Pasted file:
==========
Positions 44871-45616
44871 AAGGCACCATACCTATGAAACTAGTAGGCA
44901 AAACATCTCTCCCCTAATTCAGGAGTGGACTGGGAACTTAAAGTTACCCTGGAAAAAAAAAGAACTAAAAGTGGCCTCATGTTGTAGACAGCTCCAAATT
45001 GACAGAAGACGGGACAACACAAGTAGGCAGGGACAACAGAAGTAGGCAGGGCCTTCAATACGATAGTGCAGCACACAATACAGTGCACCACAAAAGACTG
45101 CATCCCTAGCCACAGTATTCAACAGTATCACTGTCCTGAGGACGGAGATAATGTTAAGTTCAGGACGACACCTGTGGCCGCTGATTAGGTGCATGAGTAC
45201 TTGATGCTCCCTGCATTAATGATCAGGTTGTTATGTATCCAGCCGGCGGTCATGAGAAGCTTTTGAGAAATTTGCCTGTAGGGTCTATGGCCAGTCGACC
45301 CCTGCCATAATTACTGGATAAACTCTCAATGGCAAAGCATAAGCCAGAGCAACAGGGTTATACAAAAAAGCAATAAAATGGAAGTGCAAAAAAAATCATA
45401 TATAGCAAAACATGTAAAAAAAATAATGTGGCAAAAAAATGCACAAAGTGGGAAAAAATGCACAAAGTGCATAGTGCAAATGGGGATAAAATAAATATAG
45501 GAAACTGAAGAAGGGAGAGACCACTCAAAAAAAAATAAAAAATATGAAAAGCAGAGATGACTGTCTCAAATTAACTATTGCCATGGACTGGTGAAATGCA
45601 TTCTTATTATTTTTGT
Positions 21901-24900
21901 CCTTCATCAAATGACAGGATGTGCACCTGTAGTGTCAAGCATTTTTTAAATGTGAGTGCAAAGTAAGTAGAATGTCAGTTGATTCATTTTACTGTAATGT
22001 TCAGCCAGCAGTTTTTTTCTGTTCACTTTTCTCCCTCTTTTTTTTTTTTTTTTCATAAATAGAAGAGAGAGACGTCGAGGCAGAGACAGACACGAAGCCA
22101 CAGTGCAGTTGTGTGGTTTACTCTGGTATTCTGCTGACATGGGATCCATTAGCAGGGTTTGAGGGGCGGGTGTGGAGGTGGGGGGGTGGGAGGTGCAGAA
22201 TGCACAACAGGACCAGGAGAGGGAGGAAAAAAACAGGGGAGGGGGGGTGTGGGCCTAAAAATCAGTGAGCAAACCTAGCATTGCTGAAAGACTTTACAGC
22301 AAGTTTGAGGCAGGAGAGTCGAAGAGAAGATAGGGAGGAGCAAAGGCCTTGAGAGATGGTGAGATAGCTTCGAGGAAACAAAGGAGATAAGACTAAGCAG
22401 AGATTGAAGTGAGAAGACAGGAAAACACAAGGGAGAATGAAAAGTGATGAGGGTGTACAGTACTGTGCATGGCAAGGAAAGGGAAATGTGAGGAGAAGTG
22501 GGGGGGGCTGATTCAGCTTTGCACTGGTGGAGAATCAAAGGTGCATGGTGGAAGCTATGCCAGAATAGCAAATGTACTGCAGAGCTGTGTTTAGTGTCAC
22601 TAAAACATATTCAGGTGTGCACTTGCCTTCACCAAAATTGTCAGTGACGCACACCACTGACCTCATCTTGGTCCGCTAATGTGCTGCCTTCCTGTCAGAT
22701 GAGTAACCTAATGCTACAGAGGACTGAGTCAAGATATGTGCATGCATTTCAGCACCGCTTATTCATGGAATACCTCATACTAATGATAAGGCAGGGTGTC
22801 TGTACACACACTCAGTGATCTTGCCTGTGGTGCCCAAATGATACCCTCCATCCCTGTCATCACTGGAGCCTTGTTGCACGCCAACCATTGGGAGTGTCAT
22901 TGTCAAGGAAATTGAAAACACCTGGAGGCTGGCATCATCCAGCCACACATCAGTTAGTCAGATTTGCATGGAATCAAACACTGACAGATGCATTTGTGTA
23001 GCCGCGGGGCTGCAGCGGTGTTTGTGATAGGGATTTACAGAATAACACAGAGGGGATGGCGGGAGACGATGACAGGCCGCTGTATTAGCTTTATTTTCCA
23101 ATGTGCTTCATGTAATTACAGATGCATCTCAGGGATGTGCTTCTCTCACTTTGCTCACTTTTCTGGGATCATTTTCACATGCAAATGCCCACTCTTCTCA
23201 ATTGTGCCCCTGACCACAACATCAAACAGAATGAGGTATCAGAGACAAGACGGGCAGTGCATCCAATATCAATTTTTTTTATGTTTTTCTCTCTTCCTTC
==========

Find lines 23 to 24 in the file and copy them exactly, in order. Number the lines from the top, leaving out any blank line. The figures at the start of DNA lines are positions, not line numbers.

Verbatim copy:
23001 GCCGCGGGGCTGCAGCGGTGTTTGTGATAGGGATTTACAGAATAACACAGAGGGGATGGCGGGAGACGATGACAGGCCGCTGTATTAGCTTTATTTTCCA
23101 ATGTGCTTCATGTAATTACAGATGCATCTCAGGGATGTGCTTCTCTCACTTTGCTCACTTTTCTGGGATCATTTTCACATGCAAATGCCCACTCTTCTCA